The National Science Foundation has awarded $175,000 to California State University, Hayward so it can upgrade its high-performance computing and join 176 other U.S. universities as part of a national grid of research networks.
The university will join CSU San Bernardino and Cal Poly Pomona as the only three of the 23 California State University campuses with access to Internet2.
"The first-generation Internet network that most people are using now, as with all things high-tech, is already inadequate in many areas," said Michael Leung, dean of the CSUH School of Science. "The National Science Foundation has started to work with universities and industry to build a new high-speed and large bandwidth network called Internet2."
Leung said Internet2 will have many applications on campus, including improving connections with other universities who use Cal State Hayward's MAGIC electron microscope center via Internet access. The university also will benefit from real-time modeling of satellite guidance systems, wireless communications support for multimedia streams, and improved routing for multipoint Internet teleconferencing.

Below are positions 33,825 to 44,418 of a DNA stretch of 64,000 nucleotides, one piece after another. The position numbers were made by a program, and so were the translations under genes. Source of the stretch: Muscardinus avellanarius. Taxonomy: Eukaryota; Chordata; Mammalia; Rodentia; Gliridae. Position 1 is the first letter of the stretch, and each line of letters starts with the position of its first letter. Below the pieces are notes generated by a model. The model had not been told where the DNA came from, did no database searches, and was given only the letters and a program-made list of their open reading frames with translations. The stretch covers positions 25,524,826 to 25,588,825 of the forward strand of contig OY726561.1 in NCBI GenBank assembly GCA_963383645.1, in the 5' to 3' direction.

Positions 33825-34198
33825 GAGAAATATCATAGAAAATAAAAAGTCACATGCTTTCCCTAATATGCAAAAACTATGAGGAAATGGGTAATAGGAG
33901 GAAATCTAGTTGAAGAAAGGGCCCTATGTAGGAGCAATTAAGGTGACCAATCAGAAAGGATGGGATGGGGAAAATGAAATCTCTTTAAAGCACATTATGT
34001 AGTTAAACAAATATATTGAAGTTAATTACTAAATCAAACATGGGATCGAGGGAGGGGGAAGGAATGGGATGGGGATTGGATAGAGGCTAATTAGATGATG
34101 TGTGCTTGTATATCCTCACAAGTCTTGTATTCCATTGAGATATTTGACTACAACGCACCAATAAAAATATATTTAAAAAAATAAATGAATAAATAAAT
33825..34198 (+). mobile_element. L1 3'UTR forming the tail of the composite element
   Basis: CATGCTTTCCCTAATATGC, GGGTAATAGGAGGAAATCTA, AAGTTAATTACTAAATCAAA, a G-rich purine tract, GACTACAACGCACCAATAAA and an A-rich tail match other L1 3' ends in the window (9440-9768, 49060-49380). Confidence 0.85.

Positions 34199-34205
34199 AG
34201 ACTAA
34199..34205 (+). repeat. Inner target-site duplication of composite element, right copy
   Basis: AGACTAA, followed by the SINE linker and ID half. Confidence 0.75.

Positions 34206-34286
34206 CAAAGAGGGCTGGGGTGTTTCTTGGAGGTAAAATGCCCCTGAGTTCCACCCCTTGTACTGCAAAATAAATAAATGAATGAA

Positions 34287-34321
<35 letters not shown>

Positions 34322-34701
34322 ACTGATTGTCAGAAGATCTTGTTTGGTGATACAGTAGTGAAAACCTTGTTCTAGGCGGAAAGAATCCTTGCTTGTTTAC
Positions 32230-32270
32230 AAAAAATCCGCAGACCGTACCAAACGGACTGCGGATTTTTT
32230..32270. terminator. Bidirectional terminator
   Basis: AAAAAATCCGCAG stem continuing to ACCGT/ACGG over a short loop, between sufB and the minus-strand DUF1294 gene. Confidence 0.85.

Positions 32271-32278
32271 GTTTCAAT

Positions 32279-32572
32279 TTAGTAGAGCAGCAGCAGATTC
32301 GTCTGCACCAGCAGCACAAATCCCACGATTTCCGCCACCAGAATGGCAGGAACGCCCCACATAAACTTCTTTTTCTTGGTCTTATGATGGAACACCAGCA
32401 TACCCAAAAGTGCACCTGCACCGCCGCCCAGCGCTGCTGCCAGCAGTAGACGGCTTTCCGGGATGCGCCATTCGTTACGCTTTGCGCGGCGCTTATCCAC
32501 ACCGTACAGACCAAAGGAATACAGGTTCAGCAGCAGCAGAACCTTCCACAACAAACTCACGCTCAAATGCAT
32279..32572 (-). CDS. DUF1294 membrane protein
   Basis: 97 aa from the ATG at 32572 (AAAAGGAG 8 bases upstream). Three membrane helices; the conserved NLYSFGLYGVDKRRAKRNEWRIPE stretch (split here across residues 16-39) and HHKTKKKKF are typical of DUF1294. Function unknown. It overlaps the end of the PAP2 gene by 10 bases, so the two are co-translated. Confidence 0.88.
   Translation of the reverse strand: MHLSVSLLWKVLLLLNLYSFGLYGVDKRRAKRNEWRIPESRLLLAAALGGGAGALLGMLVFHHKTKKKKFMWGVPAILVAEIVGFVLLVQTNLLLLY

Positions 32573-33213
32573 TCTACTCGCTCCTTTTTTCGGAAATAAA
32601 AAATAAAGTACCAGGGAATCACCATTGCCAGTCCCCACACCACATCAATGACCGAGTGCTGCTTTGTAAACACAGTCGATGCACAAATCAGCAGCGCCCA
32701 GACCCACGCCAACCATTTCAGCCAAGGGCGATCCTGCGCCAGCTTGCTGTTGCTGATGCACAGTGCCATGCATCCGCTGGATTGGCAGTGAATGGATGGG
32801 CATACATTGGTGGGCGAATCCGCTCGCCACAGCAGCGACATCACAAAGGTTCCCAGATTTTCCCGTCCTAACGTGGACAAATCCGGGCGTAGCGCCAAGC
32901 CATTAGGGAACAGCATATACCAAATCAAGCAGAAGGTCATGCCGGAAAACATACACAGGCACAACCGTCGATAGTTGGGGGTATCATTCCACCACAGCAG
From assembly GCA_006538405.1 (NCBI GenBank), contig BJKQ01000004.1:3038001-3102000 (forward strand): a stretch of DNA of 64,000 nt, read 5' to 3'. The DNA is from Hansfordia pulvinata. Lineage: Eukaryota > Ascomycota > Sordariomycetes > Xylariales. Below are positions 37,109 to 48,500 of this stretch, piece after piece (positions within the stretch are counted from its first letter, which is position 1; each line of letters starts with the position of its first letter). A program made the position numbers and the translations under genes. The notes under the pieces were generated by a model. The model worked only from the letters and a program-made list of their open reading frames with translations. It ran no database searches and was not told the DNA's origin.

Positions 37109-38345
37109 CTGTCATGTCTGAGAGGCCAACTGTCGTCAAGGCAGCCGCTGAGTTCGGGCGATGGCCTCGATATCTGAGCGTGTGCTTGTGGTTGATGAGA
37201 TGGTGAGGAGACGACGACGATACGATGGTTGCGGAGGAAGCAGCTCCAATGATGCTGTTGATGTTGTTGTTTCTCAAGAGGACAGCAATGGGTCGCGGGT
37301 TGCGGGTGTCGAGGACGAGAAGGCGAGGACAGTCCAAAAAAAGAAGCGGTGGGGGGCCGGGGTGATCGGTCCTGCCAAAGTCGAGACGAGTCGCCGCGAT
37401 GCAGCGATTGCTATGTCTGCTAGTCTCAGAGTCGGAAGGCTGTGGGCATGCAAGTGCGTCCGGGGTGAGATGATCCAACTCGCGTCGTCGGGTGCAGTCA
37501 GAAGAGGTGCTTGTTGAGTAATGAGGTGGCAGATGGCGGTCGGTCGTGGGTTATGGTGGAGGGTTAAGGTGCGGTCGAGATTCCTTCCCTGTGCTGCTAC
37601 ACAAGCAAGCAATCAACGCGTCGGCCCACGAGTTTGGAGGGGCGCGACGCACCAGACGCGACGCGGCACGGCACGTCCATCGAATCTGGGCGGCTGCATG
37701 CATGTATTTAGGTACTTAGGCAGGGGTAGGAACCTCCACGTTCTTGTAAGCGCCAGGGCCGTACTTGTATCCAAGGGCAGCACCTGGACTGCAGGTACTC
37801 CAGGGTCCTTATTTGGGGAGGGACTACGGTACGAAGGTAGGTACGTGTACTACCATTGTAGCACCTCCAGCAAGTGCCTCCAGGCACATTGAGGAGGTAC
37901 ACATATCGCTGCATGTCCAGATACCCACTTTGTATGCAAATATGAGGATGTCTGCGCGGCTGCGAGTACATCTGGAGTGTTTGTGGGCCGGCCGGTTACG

The group of research networks that CSUH will join operates at speeds up to 2.4 gigabits per second. The grid includes a number of high-speed government networks, the Internet2 consortium's Abilene network, and vBNS, a high-performance Backbone Network Service owned by MCI WorldCom Inc.
The successful grant application was submitted by Leung, John Charles from CSUH Information and Computing Services, professor Chris Morgan from the Mathematics and Computer Science Department, and professor Alex Bordetsky, who directs the university's TELCOT satellite telecommunications research center. Collaborating institutions include the Lawrence Livermore, Sandia and Oak Ridge national laboratories.
Public Affairs Offices/Campus News